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The Comedy of the “Para-site”: Duck Soup, Volpone , and Hamlet

The Comedy of the “Para-site”: Duck Soup, Volpone , and Hamlet Isaac HuI The Comedy of the "Para-site" Duck Soup, Volpone, and Hamlet In the Marx Brothers' Duck Soup (1933), there is a famous mirror scene in which the spies Pinky (Harpo) and Chicolini (Chico) try to steal the war plan from Rufus T. Firefly (Groucho). When Pinky attempts to escape from Firefly, he accidently shatters the mirror. Without anywhere to go, Pinky pretends that he is Firefly's mirror image, imitating everything that the latter does. Not only can Pinky miraculously anticipate what Firefly does, but the relationship between the subject and the mirror object gets ambiguous as the scene goes on. When Firefly walks into the mirror, Pinky walks out from it. Intrigued by the image completely, Firefly acts as if he wants to sustain this illusion: when Pinky drops his straw on the floor, Firefly picks it up and hands it back to him. The scene ends when Chicolini barges in, creating the third image, breaking this illusion. Comparing this scene with another similar one in Volpone (1606), a comedy written by early modern dramatist Ben Jonson (1572­1637), this article attempts to explain the mechanism of comedy in these two scenes by proposing that their comedy can http://www.deepdyve.com/assets/images/DeepDyve-Logo-lg.png The Comparatist University of North Carolina Press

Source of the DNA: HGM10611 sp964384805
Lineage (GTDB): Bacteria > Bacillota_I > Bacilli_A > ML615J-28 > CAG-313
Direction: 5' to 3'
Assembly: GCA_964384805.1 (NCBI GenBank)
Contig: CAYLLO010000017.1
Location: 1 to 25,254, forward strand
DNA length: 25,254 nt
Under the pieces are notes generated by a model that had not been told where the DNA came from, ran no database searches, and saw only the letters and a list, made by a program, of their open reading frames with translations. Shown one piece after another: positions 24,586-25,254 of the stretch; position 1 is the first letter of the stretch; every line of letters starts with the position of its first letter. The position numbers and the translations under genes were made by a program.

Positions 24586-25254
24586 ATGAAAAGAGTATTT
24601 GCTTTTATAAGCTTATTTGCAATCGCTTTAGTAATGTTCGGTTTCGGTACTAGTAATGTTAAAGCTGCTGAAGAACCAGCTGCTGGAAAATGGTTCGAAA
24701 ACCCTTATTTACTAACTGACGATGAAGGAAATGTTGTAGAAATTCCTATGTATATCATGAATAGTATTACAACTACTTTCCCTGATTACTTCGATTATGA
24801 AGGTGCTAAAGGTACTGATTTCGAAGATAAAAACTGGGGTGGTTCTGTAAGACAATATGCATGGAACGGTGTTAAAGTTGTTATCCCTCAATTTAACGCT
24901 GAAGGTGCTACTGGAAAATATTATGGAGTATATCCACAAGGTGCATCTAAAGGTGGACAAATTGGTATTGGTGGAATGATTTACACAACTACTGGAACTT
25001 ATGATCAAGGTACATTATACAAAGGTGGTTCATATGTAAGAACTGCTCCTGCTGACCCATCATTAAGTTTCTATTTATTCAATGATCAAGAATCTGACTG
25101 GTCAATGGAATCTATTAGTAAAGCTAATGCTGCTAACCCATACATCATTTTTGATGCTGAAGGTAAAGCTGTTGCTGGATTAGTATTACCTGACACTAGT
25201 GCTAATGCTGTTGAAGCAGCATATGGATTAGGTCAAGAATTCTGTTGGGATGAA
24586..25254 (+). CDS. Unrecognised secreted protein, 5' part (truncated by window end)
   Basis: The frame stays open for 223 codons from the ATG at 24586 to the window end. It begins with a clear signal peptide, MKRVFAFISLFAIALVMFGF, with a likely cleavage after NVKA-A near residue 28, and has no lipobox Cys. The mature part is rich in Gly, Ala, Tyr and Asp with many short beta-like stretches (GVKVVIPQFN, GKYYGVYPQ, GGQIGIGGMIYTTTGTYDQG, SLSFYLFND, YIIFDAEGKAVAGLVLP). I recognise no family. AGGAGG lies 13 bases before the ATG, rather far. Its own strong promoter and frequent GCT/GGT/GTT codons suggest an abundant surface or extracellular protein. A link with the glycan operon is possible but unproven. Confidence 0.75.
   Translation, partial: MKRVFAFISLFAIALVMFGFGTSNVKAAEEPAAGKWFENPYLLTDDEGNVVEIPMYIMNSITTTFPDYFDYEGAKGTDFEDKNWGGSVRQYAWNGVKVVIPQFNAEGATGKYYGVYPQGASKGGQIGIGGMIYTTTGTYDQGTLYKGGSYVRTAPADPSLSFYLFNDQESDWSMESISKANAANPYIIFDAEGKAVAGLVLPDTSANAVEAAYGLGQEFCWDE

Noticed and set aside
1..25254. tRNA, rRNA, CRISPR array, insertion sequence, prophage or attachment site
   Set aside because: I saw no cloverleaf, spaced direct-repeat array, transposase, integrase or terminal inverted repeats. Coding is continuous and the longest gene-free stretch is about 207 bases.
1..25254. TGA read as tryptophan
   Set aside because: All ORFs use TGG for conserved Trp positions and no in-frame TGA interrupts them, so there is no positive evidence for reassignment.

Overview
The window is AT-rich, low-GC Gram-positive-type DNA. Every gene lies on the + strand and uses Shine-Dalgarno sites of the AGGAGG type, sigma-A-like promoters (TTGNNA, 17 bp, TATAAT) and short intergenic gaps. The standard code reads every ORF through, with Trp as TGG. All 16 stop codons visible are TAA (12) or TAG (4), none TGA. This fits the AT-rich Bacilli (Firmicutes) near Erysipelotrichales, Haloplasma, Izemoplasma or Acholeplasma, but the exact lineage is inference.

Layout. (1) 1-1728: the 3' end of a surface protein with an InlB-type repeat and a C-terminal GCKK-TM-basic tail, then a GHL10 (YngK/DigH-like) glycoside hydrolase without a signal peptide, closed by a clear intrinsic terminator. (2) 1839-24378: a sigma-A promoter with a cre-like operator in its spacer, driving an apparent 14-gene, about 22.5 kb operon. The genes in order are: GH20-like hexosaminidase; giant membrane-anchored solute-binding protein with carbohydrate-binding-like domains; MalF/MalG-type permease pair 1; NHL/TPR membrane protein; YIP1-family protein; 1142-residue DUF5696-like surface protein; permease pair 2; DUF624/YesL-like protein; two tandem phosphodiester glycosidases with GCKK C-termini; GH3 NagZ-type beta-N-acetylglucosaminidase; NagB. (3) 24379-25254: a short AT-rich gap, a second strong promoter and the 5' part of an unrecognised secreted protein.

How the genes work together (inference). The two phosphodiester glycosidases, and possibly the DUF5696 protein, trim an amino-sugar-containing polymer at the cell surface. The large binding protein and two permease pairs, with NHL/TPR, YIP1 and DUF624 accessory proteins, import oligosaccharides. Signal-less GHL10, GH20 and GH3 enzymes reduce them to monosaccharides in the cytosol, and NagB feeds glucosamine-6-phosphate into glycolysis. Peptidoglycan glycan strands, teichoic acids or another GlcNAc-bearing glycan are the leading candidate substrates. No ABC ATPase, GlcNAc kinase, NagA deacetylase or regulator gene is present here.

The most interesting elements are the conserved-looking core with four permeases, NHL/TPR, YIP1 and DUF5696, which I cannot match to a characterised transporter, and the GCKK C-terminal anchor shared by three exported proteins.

The Comedy of the “Para-site”: Duck Soup, Volpone , and Hamlet

The Comparatist , Volume 40 – Nov 11, 2016

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University of North Carolina Press
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Copyright © Southern Comparative Literature Association.
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1559-0887
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Abstract

Isaac HuI The Comedy of the "Para-site" Duck Soup, Volpone, and Hamlet In the Marx Brothers' Duck Soup (1933), there is a famous mirror scene in which the spies Pinky (Harpo) and Chicolini (Chico) try to steal the war plan from Rufus T. Firefly (Groucho). When Pinky attempts to escape from Firefly, he accidently shatters the mirror. Without anywhere to go, Pinky pretends that he is Firefly's mirror image, imitating everything that the latter does. Not only can Pinky miraculously anticipate what Firefly does, but the relationship between the subject and the mirror object gets ambiguous as the scene goes on. When Firefly walks into the mirror, Pinky walks out from it. Intrigued by the image completely, Firefly acts as if he wants to sustain this illusion: when Pinky drops his straw on the floor, Firefly picks it up and hands it back to him. The scene ends when Chicolini barges in, creating the third image, breaking this illusion. Comparing this scene with another similar one in Volpone (1606), a comedy written by early modern dramatist Ben Jonson (1572­1637), this article attempts to explain the mechanism of comedy in these two scenes by proposing that their comedy can

Journal

The ComparatistUniversity of North Carolina Press

Published: Nov 11, 2016

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